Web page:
Mocking the Mock Mark Up
Just when I was beginning to think that last week's Senate Finance Committee's 18-3 approval of NAFTA expansion to Peru was a mockery of the millions of voters that voted for fair trade candidates in last year's elections (not to mention the Peruvian worker and peasant groups that have spent years trying to block the deal), I realized this morning that the mockery had just begun.
The House Ways and Means Committee just held its "mock mark-up" moments ago, and boy was it amped up on the "mock" factor. Without discussion, debate, amendments or input from most members, the Ways and Means Committee "approved" the NAFTA expansion to Peru by "voice vote," meaning none of the positions of the committee's 24 Democrats and 17 Republicans were recorded, and the committee chair just decides subjectively or based on the volume of member's voices whether they think the ayes or the nays won. Witnesses said that the call for "nays" was so rushed that a sneezing member might have missed it.
Under the Nixon-hatched Fast Track, there is a tradition of holding a "mock markup," which Fast Track scholar Hal Shapiro defines as:
"Although not statutorily required, the President submits a draft implementing bill to Congress in order to solicit comments and proposed changes. The President does do because it gives key members of Congress a chance to weigh in on the draft bill, which can allow the President to address any such issues in the final bill and thereby increases its chance of passage. Because the bill actually submitted by the President must be voted on without amendments, the committees of jurisdiction (Ways and Means in the House and Finance in the Senate) have developed an informal practice know as a "mock mark-up" to air their views and attempt to influence the bill. They do so by holding an informal executive session to discuss the draft implementing bill and propose changes, in the form of proposed 'amendments.'... The President is free to accept or reject any such 'amendments' in the bill he ultimately transmits to Congress." (Emphasis added.)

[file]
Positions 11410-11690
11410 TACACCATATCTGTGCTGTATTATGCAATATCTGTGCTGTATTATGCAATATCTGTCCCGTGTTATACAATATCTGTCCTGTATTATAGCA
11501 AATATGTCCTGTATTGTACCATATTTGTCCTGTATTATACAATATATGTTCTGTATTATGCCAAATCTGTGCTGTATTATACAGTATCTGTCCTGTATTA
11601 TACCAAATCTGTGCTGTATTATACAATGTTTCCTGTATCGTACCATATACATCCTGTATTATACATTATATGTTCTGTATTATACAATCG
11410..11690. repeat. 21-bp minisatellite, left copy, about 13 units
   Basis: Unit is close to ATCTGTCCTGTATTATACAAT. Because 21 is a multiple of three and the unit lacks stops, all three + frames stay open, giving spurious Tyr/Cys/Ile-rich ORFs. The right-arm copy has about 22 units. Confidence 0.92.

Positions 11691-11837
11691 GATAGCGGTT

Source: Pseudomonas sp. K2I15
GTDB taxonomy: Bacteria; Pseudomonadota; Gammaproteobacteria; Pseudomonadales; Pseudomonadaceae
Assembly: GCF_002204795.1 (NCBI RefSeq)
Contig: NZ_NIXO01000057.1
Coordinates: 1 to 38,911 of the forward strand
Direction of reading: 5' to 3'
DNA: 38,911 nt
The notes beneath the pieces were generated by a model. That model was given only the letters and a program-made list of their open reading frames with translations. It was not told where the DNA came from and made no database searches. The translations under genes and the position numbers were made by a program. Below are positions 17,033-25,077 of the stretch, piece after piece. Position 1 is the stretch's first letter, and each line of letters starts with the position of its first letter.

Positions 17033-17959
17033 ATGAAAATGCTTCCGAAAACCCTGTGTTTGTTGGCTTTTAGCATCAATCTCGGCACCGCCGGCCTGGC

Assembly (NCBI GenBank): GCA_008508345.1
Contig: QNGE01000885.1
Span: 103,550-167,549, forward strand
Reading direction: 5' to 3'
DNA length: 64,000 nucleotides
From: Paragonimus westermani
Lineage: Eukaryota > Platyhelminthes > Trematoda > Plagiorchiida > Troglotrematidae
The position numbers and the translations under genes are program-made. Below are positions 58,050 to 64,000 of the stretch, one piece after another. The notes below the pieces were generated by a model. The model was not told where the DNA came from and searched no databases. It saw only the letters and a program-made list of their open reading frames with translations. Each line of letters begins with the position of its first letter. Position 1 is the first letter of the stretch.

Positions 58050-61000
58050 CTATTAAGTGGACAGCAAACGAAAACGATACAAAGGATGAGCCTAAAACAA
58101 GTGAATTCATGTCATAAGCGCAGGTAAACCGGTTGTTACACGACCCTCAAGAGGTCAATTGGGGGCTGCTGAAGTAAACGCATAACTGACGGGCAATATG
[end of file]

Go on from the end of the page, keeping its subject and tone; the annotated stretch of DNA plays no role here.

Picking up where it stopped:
As we've written elsewhere, Fast Track is an inherently undemocratic process that undermines the Founding Fathers' intention that Congress not only write but actually BE RESPONSIBLE for trade policy. Since Congress has voted through Fast Track (first in 1974) to take its hands off the trade policy steering wheel, the United States has run a ballooning trade deficit and wages have scarcely grown - thanks in large part to our trade policy.
But, if only to show constituents that they care, the congressional committees responsible for trade have often held a hearing on trade deals right before the "mock mark-up," followed by the "mock mark-up" where they debate and propose some amendments. In the past, important labor, development and environmental amendments have been proposed by members - and then often ignored by Bush or the previous GOP committee chairs. But it moves the debate forward and gets members (and the president) on the record nonetheless.
But today, nada. Bienvenidos al Deathstar, companeros.